The Publisher: Arc Dream/Cublicle 7
Degree of Familiarity: Haven't yet played it, but I'm trying to get a game together.
Books Required: The corebook alone.
Wild Talents is what happens when the minds behind the One Roll Engine turn their thoughts to superheroes. Technically a modern update of the supers-in-WW2 game Godlike, the original edition of Wild Talents was notable for presenting a new way of looking at point-buy superheroes. Looking strictly at the heavier end of superhero games—Wild Talents isn't going to get as light as Marvel Saga, let alone something like Truth & Justice—WT is a thoroughly modern approach
Champions is built on top of the Hero system, and while it's changed and adapted over time, the rules show their age all the same. Mutants and Masterminds is a far newer game, but the holdovers from the D20 system still get in the way of the system properly expressing itself. I'll do both of these games soon enough, so you can see for yourself. Both of them build powers by selecting a "base effect"—an entangling attack, or a ranged blast—and stacking special effects on top of that. Notably, in Hero, Ranged Attack and Ranged Killing Attack are separate base powers. Wild Talents instead gives you the ingredients to build the powers you want.
Each Miracle is built out of Qualities, of which there are three: Attacks, Defends, and Useful. Combine them with one of five Capacities (Range, Speed, Mass, Touch, and Self) and you've got the basics of a Miracle. Add in Extras and Flaws, and you've got a power. Hyperstats and Hyperskills replace the Qualities and Capacities with the logical ones for the Stat or Skill in question, but they can still get funky effects out of Extras and Flaws. It really is that simple. A basic ranged attack? That's Attacks, with the Range capacity. Flight? Useful with Speed. That kind of thing.
Yeah, it's easy enough to break, like all the other point-build games. The book has a fun example. A Useful power can do any one non-combat thing. Like, say, suppressing nuclear fusion. Start with the Mass capacity. Add the Range capacity to affect massive objects at a distance. How big? Well, for the Sun, you need 26 ranks of Booster (Mass) and 10 ranks of Booster (Range). Hell, make it Permanent and flaw it down with One Use (to balance the duration, and to make sure the power keeps going when you die). Two points for the Useful, two more for the extra capacity, thirty-six more for the Boosters, four for Permanent minus four for One Use, and you're looking at forty points per die. Take two hard dice, so you've got a guaranteed set. 160 points, and you're guaranteed the ability to turn off the sun, let alone beat any and every nuclear weapon or reactor you encounter. A recommended starting character is 250 points.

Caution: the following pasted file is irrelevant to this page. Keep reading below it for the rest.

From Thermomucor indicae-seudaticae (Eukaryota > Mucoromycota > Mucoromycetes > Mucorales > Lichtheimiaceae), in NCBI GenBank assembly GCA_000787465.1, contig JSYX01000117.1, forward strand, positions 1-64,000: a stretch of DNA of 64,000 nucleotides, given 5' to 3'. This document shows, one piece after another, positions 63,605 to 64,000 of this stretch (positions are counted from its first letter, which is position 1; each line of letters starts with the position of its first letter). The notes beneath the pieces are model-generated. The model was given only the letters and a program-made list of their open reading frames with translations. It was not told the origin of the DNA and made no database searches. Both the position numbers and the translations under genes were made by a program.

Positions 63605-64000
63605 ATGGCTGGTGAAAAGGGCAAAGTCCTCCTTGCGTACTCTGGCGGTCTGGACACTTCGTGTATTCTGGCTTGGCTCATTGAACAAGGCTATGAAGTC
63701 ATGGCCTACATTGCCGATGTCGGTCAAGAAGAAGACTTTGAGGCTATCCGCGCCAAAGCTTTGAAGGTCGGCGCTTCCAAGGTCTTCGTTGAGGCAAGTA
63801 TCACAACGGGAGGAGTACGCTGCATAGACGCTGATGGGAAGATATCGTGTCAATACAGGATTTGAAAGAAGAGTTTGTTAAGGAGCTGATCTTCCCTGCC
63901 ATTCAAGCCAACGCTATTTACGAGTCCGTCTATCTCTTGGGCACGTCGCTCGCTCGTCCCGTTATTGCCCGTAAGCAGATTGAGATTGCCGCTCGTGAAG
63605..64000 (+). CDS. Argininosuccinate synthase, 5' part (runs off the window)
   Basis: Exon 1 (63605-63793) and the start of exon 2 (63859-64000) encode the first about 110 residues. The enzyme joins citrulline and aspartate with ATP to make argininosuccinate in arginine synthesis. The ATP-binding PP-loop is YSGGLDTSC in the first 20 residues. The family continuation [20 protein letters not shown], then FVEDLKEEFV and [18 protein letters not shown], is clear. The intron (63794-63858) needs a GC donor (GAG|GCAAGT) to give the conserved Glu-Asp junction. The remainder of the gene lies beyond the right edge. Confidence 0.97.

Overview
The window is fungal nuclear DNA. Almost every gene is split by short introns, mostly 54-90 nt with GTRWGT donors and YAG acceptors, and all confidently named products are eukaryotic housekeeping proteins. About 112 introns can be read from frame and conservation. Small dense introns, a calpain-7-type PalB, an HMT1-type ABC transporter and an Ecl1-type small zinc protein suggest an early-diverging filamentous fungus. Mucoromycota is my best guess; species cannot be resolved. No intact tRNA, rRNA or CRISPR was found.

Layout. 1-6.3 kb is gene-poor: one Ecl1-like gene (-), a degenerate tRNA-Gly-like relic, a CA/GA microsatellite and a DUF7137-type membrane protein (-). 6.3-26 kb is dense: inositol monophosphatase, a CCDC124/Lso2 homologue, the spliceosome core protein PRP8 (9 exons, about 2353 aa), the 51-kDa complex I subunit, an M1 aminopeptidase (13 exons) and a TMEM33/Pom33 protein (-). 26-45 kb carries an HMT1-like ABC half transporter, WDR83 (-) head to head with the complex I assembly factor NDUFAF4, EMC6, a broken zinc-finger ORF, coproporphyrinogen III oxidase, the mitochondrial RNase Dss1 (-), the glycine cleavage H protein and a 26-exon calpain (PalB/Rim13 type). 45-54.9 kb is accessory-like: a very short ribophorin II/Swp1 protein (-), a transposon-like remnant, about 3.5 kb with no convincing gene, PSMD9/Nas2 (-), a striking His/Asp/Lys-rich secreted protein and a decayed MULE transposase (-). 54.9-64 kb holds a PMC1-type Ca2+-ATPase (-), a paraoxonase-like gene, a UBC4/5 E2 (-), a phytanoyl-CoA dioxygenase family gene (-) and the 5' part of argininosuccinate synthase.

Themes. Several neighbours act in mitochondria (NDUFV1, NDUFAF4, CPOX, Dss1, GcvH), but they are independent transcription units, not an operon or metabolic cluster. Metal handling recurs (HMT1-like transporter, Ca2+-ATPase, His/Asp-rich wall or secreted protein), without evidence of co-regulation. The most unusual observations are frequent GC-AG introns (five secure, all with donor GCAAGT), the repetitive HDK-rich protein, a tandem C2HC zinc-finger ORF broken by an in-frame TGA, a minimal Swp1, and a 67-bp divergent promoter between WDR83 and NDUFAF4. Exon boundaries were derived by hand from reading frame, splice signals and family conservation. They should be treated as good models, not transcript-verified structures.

What characters can do is nearly unlimited. What characters choose to do? That's interesting.
Despite the range of powers available, the system is dangerous. This is the One Roll Engine, and any hit that connects will hurt. The default setting, a world gone mad, reflects this, though the worldbuilding and GM advice chapters offer a metric shitload of advice on just how to build a super-powered world. Personally, I'm trying to come up with a super-powered police based setting, something that's halfway between the default and Top Ten, defaulting to maybe the level of Powers. That's possible enough, and the world I'm considering when I make this character.
Rather than a traditional character sheet, I'm incorporating a dossier at the end of the post. That way, I can put a lot more of the concept noodling right next to the character.
###I'll note as well that I'm doing things a bit out of order in a scratch-file just until I get the points to balance. I'm like that.###
Step 1: The Point Total
This is easy enough. Since I'm making a character for the aforementioned police setting, I'm trying to stick with 250 points for everyone. It's the default, and makes for suitably meaty characters, from precognitive assassins to scientists who turn into tyrannosaurs.
At this point, I need a concept. Hrm. I know I'm making a cop. But this is still a fairly weird world. Pete Winters, thirty two. Lived for the first twenty years of his life in a small, secluded town in Oregon. The town was under the thumb of the mayor, Theodore D. Richardson, who was doing his best to keep his little enclave off the map. His Talent bent the minds of people around him, slowly turning him into the highest authority figure they'd recognize—but it fed off those same minds, drawing away their power and making them subservient. Pete was immune to the old man's power. He only escaped when his power fully blossomed: Pete's able to influence the minds of people in a mob. He's seen what Mayor Richardson (now calling himself "The Father") had done with his Talent, Pete joined the Talent Squad to put his talents to use serving the people, rather than ruling them. The rest of the squad calls him "Voxpop".